ABSTRACT: Gallstones are more common in patients with liver cirrhosis than in healthy individuals. Higher morbidity and mortality were reported in cirrhotic patients with either laparoscopic or open cholecystectomy. The aim of this study was to compare laparoscopic and open cholecystectomy in cirrhotic patients with symptomatic cholelithiasis in a prospective, randomized manner. Thirty patients with symptomatic cholelithiasis associated with Child-Pugh class A or B liver cirrhosis were prospectively and randomly grouped equally to either laparoscopic or open cholecystectomy. The two groups were compared regarding operative time, morbidity, mortality, postoperative liver function, and hospital stay. The two groups were comparable regarding demographic data, preoperative and postoperative Child-Pugh scoring, mean operative time (57.3 minutes for laparoscopic and 48.5 for open), and complications (33.3% for each). Hospital stay was shorter for the laparoscopic group. One conversion (6.7%) to open surgery was reported. No periopertive mortality occurred in either group. For Child-Pugh class A and B cirrhotics, laparoscopic cholecystectomy is comparable to the open approach regarding operative time, morbidity, mortality, and effect on liver function, but with shorter hospital stay. Considering the other well-documented advantages of the laparoscopic approach, namely, less pain, earlier mobilization and feeding, and better cosmoses, laparoscopic cholecystectomy would be the first choice in cirrhotic patients.Journal of Laparoendoscopic & Advanced Surgical Techniques 06/2010; 20(5):405-9. · 1.40 Impact Factor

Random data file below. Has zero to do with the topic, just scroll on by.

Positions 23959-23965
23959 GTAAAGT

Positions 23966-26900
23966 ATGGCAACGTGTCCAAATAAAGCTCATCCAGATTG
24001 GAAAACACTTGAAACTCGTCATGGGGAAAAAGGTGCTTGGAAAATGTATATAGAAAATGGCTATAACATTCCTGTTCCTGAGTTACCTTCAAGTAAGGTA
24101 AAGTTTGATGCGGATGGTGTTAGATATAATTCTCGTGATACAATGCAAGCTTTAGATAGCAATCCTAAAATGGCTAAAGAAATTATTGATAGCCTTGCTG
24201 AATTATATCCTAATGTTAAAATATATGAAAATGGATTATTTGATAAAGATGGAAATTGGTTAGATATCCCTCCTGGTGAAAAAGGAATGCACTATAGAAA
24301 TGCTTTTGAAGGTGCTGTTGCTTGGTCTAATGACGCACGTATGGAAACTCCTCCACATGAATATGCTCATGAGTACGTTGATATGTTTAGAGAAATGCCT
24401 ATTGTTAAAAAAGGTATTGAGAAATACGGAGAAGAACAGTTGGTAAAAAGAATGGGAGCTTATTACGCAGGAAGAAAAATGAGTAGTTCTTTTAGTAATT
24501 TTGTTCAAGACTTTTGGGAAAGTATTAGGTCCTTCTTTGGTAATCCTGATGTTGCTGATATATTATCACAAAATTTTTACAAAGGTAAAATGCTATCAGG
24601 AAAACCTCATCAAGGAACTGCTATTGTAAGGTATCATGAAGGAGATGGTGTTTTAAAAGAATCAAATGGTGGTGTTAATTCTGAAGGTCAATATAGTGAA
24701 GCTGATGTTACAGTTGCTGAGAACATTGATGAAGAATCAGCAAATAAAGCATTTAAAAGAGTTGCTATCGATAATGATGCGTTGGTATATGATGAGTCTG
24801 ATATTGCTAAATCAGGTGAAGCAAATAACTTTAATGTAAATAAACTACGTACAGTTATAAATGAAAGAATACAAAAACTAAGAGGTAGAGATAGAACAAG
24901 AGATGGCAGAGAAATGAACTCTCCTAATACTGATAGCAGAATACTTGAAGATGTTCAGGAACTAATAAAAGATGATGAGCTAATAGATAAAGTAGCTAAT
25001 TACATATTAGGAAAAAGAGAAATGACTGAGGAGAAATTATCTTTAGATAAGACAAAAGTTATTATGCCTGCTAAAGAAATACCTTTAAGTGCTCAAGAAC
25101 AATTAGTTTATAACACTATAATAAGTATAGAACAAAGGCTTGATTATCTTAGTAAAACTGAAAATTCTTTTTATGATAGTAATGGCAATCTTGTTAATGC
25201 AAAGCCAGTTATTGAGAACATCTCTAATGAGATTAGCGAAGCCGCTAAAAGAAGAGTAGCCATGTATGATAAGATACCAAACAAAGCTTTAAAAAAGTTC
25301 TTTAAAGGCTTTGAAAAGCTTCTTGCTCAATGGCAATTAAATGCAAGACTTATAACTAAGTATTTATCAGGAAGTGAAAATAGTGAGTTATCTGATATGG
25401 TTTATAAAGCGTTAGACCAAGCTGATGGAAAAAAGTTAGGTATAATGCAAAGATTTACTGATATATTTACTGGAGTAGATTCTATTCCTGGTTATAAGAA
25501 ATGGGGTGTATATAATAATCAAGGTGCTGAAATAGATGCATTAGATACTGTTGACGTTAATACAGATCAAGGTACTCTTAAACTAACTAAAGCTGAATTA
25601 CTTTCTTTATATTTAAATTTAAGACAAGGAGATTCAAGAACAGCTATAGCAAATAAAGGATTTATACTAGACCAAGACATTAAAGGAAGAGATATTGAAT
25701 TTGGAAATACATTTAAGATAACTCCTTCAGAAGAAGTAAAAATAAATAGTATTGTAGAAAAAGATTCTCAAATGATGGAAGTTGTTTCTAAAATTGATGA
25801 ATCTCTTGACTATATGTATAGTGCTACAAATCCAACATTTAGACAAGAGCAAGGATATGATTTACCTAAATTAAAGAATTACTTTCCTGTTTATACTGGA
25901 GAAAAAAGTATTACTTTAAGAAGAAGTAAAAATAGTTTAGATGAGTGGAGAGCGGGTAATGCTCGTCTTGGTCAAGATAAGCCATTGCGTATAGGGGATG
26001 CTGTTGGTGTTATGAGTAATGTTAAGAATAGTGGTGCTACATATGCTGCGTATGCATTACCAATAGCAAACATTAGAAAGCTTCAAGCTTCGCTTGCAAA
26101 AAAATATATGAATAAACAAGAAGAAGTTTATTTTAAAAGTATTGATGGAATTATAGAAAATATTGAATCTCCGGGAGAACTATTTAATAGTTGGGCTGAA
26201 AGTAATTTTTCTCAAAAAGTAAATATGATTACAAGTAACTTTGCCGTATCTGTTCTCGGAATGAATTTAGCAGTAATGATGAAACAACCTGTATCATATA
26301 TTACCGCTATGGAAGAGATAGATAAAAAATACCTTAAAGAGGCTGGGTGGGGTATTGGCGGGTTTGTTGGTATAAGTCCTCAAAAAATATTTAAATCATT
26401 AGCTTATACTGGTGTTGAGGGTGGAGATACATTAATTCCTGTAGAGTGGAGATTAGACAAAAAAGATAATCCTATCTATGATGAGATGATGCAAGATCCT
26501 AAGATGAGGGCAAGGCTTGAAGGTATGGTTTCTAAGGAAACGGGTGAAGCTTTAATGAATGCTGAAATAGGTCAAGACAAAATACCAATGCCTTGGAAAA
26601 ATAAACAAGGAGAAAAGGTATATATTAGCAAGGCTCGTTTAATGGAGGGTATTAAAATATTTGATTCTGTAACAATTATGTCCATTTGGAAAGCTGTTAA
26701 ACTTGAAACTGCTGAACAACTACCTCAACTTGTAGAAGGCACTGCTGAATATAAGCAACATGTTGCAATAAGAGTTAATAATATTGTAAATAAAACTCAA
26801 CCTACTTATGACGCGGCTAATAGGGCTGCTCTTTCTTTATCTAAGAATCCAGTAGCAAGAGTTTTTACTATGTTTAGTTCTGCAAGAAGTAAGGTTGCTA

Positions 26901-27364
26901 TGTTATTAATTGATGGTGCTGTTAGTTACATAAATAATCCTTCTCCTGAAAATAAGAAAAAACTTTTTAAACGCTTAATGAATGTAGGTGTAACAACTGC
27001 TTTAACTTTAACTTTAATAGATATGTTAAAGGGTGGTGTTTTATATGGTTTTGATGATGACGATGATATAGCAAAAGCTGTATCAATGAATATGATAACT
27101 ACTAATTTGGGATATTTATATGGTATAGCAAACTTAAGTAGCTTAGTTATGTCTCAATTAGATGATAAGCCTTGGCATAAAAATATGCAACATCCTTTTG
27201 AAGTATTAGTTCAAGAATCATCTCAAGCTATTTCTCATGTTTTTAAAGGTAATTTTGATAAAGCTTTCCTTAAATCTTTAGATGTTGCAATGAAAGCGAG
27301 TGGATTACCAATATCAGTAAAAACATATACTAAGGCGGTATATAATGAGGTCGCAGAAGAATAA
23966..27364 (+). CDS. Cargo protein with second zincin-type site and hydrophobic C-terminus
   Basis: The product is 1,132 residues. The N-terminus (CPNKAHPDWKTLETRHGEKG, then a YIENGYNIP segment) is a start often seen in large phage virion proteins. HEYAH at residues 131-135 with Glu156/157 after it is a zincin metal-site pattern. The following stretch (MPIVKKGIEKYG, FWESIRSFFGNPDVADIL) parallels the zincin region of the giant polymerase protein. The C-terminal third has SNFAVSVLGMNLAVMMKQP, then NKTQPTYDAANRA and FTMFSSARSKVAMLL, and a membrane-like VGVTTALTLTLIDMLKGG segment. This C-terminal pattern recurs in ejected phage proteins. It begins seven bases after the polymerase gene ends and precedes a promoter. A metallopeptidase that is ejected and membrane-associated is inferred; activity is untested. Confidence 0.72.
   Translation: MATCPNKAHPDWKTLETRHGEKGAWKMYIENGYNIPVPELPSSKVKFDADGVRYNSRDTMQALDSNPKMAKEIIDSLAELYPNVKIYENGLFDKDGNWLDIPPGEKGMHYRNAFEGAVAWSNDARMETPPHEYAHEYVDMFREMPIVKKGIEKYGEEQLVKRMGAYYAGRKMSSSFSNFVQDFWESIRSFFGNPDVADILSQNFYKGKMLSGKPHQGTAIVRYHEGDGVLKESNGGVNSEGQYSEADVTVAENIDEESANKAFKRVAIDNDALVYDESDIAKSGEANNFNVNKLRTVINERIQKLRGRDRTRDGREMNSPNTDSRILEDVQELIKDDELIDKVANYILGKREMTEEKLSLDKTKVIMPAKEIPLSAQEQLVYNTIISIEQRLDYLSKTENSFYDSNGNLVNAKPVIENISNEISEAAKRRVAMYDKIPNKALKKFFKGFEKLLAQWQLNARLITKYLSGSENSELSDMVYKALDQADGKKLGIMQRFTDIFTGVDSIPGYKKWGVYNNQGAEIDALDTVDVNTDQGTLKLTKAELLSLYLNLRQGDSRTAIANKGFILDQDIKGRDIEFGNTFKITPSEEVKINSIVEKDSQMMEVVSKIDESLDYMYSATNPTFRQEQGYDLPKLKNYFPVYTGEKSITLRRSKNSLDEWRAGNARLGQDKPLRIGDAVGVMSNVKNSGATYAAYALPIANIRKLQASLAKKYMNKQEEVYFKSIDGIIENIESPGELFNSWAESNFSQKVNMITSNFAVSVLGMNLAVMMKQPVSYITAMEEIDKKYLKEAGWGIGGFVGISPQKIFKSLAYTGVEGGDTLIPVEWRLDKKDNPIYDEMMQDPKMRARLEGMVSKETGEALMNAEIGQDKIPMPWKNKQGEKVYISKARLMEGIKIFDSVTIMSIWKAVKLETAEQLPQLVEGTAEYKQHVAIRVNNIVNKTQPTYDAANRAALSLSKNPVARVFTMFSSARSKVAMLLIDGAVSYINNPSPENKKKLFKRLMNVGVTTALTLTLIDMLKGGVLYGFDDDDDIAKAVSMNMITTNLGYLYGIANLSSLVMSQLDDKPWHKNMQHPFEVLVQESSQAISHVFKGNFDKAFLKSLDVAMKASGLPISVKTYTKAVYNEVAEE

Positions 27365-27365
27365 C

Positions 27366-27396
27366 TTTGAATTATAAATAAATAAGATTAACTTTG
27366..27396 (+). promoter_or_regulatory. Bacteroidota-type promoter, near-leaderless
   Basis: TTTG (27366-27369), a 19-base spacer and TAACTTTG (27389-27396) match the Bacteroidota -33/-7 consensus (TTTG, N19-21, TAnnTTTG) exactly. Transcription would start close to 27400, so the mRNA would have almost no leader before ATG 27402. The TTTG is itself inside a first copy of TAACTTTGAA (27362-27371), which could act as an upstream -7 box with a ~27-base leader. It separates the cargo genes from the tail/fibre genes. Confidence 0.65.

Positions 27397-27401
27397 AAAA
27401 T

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ABSTRACT: BACKGROUND: In the setting of difficult dissection of Calot's triangle during laparoscopic cholecystectomy, conversion is commonly advocated. An alternative approach aimed at preventing bile duct injury is laparoscopic partial cholecystectomy (LPC). The safety and efficacy of this procedure are unclear. METHODS: A systematic review of the literature was performed independently by three researchers. The outcomes were conversion rate, hospital length of stay (LOS), bile duct injury, bile leak, symptomatic gallstones in the remnant gallbladder, need for reoperation, postoperative endoscopic retrograde cholangiopancreaticography (ERCP), percutaneous intervention, and mortality. RESULTS: The review included 15 publications, which reported on 625 patients. Four different operative techniques could be distinguished. Conversion to open (partial) cholecystectomy was performed in 10.4 % of the cases. The median LOS was 4.5 days (range, 0-48 days). The most common complication was postoperative bile leak, which occurred in 66 patients (10.6 %). One case of bile duct injury occurred. During the follow-up period, 2.2 % of the patients experienced recurrent symptoms of gallstones. Eight patients (2.7 %) underwent reoperation. Postoperative ERCP was performed for 26 (7.5 %) of 349 patients. A percutaneous intervention was performed for 5 (1.4 %) of 353 patients. Three deaths were described in the reviewed series (1 of pulmonary sepsis and 2 of myocardial infarctions). A rough comparison showed that fewer bile leaks, less need for ERCP, and less recurrent symptoms of gallstones seemed to occur when the cystic duct and gallbladder remnant were closed. CONCLUSIONS: Literature concerning LPC is scarce. Four different LPC techniques can be distinguished. When a difficult gallbladder is encountered during LC, LPC seems to be a safe and feasible alternative to conversion. Closing of the cystic duct, gallbladder remnant, or both seems to be preferable.Surgical Endoscopy 07/2012; · 4.01 Impact Factor